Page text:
Stuck Oil Pan (2006 Highlander 3.3L V6) - Toyota Nation Forum : Toyota Car and Truck Forums
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post #1 of 12 Old 04-14-2019, 09:24 PM Thread Starter
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Stuck Oil Pan (2006 Highlander 3.3L V6)

I am such a freaking dork...

I am supposed to be about eight states away (most of 'em are small :-)) on Friday. I'm towing a trailer and the HL is my only tow vehicle.

I had the bright idea today to buy a pneumatic needle scaler at Harbor Freight. Never had one of these before. Hot damn is that thing the nuts for cleaning up all that scaly underbody stuff (before I prime/paint or apply anti-corrosion stuff)!

While under the car I noticed oil on the oil pan. WTF. I changed oil yesterday. There was what I thought was atf on the outside of the pan from a recent power steering return line leak (since fixed). I cleaned it off while doing the oil change. The pan is rusty on the passenger side and I guess I assumed that the scale there had prevented me from getting all the atf off. And I've got my new tool in my hand, what am I gonna do? Duh. Seconds later I have a much cleaner, descaled and LEAKING oil pan. I drained the oil, got all the fasteners off, but OMG, how the hell am I supposed to break that sealant? I tried a bunch of things in a gentle, moderate, conservative fashion. I don't think any gentle, moderate, conservative approach is gonna work. Suggestions (based on experience, please)? Some kind of plastic putty knife sort of thing, maybe? I see potential for damage here.

I abandoned the effort due to impending darkness and rain. Screwed the fasteners back in, cleaned the pan up with brake cleaner and covered the rusty area with JB weld (gotta use that goop up somehow). The JB weld might (50/50) cover me for a couple of weeks here, which would be sweet. If not, I might have to bite the bullet and take this one to a pro, which I am certain I am going to be annoyed about ($$$). I'm certain I can do this... I'd just really like to be taught how to do it correctly.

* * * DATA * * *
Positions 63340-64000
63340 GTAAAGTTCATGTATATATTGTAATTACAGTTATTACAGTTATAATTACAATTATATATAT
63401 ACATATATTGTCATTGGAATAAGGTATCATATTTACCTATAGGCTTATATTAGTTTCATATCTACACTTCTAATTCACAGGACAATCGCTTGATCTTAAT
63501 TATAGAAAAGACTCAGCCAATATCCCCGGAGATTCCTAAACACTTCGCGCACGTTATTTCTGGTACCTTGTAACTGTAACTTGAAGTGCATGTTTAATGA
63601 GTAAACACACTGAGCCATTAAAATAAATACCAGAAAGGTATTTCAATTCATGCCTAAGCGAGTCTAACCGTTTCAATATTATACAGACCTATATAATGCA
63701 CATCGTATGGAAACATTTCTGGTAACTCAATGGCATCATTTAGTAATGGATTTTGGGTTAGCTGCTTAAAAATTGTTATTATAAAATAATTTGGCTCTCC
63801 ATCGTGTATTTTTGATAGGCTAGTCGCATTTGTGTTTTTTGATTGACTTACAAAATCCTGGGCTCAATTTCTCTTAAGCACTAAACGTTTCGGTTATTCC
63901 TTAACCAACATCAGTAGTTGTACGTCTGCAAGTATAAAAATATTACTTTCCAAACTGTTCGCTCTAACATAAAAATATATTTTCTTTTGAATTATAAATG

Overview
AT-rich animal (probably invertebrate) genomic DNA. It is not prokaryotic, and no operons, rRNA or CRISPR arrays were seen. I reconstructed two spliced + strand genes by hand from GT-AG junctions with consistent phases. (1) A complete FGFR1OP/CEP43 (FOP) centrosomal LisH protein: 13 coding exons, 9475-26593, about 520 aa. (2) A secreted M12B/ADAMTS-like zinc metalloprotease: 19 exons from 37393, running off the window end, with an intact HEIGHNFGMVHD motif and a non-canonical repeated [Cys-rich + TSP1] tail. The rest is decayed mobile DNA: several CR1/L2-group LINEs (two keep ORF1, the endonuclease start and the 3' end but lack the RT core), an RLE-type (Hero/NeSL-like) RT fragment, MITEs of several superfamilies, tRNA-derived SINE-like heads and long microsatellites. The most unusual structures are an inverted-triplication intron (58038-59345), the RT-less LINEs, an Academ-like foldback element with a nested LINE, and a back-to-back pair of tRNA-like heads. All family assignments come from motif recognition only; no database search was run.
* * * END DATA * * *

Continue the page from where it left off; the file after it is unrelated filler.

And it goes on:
Last edited by Ralph Spoilsport; 04-14-2019 at 09:49 PM.
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post #2 of 12 Old 04-14-2019, 09:40 PM
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what car?
what year?
miles?


I went through that hell with a 1996 Camry 3.0L 175,000 miles.


IT WAS HARD AS HELL.


I had to use a chisel (you think I'm kidding but I got the Home Depot slender one for ~ $6) and a BUCK KNIFE.


First have on hand a replacement pan gasket and spray glue, Autozone. Of course, first remove the dozen or so 10mm bolts, be careful cuz one or two of them are STUDS but simply resemble bolts and you can inadvertently screw out the studs, which would create more work for you later:


I'm guessing after you finally succeed, you won't be in the mood for work of the needless variety.



Once you get the tip of that buck knife in there, wang on it with a rubber mallet a bunch of times.


Once you get about 1 cm of the knife in there (super hard) suddenly it gets 20x easier, prying back and forth a bit and you only have to work another 10 min or so. A bayonet would probably also work.



After you get the pan off the first time, it will never be like that again. It'll come off lickety-split, though you do first have to remove the residual gooey glue gasket with sand paper, carb spray, etc. Even a razorblade. You must really take extra care to get it immaculate, even shiny.



You will be amazed at the volume of sludgey mess cemented onto the pan bottom.


I recommend having a gallon or so of diesel fluid or gasoline to speed the cleaning process --saved tons of work..!


After I did it myself, now I know why pro fixers treat that job like it's a ton of work: